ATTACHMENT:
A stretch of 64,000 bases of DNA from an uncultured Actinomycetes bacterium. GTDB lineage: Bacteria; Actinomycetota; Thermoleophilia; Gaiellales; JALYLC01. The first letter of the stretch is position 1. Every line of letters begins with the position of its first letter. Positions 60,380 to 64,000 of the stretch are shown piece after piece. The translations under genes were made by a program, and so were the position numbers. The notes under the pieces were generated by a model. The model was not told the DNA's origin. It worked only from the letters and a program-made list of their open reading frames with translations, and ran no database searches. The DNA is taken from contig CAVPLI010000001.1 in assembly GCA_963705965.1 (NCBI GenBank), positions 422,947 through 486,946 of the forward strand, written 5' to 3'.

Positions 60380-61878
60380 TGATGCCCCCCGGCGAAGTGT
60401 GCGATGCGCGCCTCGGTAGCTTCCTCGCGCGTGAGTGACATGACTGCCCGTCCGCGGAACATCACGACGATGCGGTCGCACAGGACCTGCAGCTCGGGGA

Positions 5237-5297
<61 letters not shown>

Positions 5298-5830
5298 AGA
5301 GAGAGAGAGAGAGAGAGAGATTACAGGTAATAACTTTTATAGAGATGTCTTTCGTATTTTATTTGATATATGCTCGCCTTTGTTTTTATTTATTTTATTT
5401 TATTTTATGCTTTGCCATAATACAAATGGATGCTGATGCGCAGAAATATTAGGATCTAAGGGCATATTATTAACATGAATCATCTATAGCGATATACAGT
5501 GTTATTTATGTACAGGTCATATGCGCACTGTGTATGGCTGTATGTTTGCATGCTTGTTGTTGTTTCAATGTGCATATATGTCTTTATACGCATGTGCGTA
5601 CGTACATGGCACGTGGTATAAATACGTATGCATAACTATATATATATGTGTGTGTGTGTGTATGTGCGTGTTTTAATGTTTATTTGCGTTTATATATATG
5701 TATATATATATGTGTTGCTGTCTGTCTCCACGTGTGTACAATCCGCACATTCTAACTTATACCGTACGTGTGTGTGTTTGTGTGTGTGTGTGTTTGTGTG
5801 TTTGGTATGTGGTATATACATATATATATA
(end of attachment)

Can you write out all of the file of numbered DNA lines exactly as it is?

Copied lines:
A stretch of 64,000 bases of DNA from an uncultured Actinomycetes bacterium. GTDB lineage: Bacteria; Actinomycetota; Thermoleophilia; Gaiellales; JALYLC01. The first letter of the stretch is position 1. Every line of letters begins with the position of its first letter. Positions 60,380 to 64,000 of the stretch are shown piece after piece. The translations under genes were made by a program, and so were the position numbers. The notes under the pieces were generated by a model. The model was not told the DNA's origin. It worked only from the letters and a program-made list of their open reading frames with translations, and ran no database searches. The DNA is taken from contig CAVPLI010000001.1 in assembly GCA_963705965.1 (NCBI GenBank), positions 422,947 through 486,946 of the forward strand, written 5' to 3'.

Positions 60380-61878
60380 TGATGCCCCCCGGCGAAGTGT
60401 GCGATGCGCGCCTCGGTAGCTTCCTCGCGCGTGAGTGACATGACTGCCCGTCCGCGGAACATCACGACGATGCGGTCGCACAGGACCTGCAGCTCGGGGA

Positions 5237-5297
<61 letters not shown>

Positions 5298-5830
5298 AGA
5301 GAGAGAGAGAGAGAGAGAGATTACAGGTAATAACTTTTATAGAGATGTCTTTCGTATTTTATTTGATATATGCTCGCCTTTGTTTTTATTTATTTTATTT
5401 TATTTTATGCTTTGCCATAATACAAATGGATGCTGATGCGCAGAAATATTAGGATCTAAGGGCATATTATTAACATGAATCATCTATAGCGATATACAGT
5501 GTTATTTATGTACAGGTCATATGCGCACTGTGTATGGCTGTATGTTTGCATGCTTGTTGTTGTTTCAATGTGCATATATGTCTTTATACGCATGTGCGTA
5601 CGTACATGGCACGTGGTATAAATACGTATGCATAACTATATATATATGTGTGTGTGTGTGTATGTGCGTGTTTTAATGTTTATTTGCGTTTATATATATG
5701 TATATATATATGTGTTGCTGTCTGTCTCCACGTGTGTACAATCCGCACATTCTAACTTATACCGTACGTGTGTGTGTTTGTGTGTGTGTGTGTTTGTGTG
5801 TTTGGTATGTGGTATATACATATATATATA